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Infant formula products

Founded in 1866 by Henri Nestle, Nestle started its corporation based upon milk and infant formula products. These products created a reputation for Nestle as a company interested in developing products for young children, and from this development Nestle became a household name. Further innovations and products were developed based upon this name recognition. Acknowledged as an ever-growing and expanding company, Nestle has emphasized that its marketing department is solely responsible for developing and creating new food items which would be easily accepted by the general market.

Seeking to overcome the competition, Nestle used its innovative products to gain a new foothold in the marketplace. With over 150 years of competitive and pioneering of new products, Nestle was among the first to introduce frozen food items into an eagerly accepting society. Currently it is the world’s #1 company in coffee. (www. zacks. com) Prior to frozen foods, the United States marketplace was forced into only purchasing meat, and veggies fresh in grocery stores. This made it especially difficult on busy households which did not have as much time to spend cooking various food items from scratch.

Though the introduction of frozen food items, Nestle hit it big with consumers who were satisfied

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with saving time preparing meals with less time spent in the kitchen. Basically, it all boiled down to: frozen items saved the average busy American time putting food on the table. Nestle’s research indicated that more variety would give the company an added boost in revenue and spread its reputation throughout more households. Via the introduction of frozen foods, Americans saw how convenient and efficient such variety of frozen food items could be.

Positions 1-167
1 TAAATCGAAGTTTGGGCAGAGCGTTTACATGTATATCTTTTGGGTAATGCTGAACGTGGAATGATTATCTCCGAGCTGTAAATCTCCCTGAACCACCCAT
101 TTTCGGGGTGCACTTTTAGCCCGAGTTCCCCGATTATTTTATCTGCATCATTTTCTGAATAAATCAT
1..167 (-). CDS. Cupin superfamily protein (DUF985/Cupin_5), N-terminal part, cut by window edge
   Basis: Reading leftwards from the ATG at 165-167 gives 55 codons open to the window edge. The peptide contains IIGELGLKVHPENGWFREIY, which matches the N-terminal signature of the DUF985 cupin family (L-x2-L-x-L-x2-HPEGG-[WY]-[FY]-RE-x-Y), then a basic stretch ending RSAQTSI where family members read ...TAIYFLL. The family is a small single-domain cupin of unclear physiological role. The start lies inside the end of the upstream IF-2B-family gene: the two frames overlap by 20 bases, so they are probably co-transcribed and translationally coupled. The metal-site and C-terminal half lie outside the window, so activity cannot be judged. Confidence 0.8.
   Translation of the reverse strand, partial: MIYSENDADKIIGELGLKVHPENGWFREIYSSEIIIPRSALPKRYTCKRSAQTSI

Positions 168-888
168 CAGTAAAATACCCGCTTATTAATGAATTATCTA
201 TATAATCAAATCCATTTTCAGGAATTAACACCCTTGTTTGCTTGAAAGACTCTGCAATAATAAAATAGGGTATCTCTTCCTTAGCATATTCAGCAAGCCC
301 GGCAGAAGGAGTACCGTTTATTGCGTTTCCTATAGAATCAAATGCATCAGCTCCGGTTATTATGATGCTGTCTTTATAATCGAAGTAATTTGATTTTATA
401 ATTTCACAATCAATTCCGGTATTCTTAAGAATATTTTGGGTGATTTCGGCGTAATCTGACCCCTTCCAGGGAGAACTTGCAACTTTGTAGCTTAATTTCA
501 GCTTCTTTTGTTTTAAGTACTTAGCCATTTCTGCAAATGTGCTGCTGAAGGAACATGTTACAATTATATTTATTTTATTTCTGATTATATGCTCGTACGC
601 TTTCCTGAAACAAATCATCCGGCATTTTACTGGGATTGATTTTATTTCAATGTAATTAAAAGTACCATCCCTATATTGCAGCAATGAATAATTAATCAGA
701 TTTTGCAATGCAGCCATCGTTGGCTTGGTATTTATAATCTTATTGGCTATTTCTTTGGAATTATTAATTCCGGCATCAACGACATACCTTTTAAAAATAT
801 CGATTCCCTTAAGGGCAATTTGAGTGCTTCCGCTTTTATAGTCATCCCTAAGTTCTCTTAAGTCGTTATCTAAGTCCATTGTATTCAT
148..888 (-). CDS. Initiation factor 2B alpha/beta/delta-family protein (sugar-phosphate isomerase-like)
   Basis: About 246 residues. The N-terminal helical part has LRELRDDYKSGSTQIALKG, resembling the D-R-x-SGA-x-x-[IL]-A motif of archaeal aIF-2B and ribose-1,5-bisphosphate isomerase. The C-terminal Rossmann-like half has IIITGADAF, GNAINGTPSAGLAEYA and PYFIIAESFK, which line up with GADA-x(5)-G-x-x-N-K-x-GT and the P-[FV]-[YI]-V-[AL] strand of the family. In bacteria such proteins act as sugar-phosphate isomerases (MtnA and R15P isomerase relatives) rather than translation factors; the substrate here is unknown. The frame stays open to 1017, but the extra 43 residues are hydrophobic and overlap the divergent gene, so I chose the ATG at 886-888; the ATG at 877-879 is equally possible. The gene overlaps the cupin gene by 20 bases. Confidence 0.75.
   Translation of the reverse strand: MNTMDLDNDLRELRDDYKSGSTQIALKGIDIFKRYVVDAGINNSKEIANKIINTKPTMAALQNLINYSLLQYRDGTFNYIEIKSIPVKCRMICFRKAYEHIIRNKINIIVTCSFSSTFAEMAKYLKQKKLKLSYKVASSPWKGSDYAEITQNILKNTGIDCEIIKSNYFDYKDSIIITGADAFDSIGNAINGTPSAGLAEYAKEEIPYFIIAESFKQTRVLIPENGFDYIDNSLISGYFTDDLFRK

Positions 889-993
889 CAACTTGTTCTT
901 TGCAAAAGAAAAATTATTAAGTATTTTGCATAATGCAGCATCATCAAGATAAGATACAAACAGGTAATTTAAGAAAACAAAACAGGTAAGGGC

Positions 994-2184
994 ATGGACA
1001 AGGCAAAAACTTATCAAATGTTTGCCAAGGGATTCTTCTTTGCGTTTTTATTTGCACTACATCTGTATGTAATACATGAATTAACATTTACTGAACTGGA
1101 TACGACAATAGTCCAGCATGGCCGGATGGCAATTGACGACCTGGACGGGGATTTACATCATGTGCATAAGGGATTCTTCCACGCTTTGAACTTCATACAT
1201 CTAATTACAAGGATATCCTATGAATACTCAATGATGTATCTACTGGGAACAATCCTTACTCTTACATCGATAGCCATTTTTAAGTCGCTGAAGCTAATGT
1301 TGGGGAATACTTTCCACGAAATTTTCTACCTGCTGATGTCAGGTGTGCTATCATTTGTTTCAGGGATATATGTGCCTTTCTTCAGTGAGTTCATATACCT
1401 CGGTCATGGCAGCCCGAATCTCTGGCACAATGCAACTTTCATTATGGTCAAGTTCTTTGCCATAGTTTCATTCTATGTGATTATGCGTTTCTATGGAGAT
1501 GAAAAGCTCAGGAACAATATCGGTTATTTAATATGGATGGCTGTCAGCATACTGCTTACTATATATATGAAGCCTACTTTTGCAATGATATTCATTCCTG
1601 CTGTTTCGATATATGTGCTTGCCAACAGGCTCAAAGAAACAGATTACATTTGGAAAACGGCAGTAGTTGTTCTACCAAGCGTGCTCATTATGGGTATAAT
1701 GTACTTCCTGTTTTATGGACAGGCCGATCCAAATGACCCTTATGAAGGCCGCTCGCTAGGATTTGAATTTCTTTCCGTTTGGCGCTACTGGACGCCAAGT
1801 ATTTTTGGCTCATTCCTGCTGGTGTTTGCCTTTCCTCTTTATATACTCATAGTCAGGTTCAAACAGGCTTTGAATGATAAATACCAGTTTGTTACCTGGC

In 1987, refrigerated foods were seen as responsible for 7% of Nestle’s global sales. In 1987, seeing such a rapid revenue increase, Nestle was able to purchase for $56 million it’s major competitor, Lambert’s Pasta and Cheese, which was operating at only $15 million. This acquisition was a positive spin for Nestle, who was able to acquire a significant new customer base. The pastas and sauces that its competitor had been creating was highly regarded by its customers and Nestle prized this new investment.

Because of this new investment and new marketplace, Nestle decided to retain BASES to conduct a BASES study. The objective of a BASES study is to ascertain how the customer sees the company and to help gauge the current customer awareness levels. Via market research, Nestle conducted many 1st year trial and repeat volume tests in the marketplace. This research indicated that there was an almost 75% positive purchase levels from the customers compared to the industrial benchmark of 80%.

Furthermore, Nestle had $25 million in expenditures which comprised of $13 million of advertising expense and $6. 2 million in consumers promotion for the capturing of marketshare. Nestle supported its product launch with $7 million advertising campaign. In addition, the research tactic of BASES used a technique called PAS which helped Nestle to better understand how to position their brand in the new market. Nestle also used a Multivariate research technique called “Factor Analysis” to reduce the major criteria by the customers for differentiating brand of pasta.

Because Nestle’s chief goal was to build up it’s refrigerated foods, it needed to see how it could distribute the items successfully. Nestle distribution is very efficient and highly effective. An order is placed with Nestle’s customer services line, it is then forwarded to the factory in Danville for production. In 1990, Nestle saw that pizza was being serviced and delivered by the nationally recognized Pizza Huts and Domino’s pizza companies. These companies delivered fresh pizza, and Nestle would need to overcome this competitive edge with its frozen pizzas.

Via the research it conducted, Nestle’s marketing division believed that the Contadina Pasta consumers represented 24% of the target market. the delivered market for Pizza was served by a large national franchisors such as Pizza Hut and Domino’s. With this market threat Nestle introduced its Froze Pizza into the market. So in 1990 research aiming to study its pizza products, Nestle conducted a BASES II line extension study for its home product line items to determine what additional products it could introduce and how consumers were receiving the current products. (www. businesswire. com)

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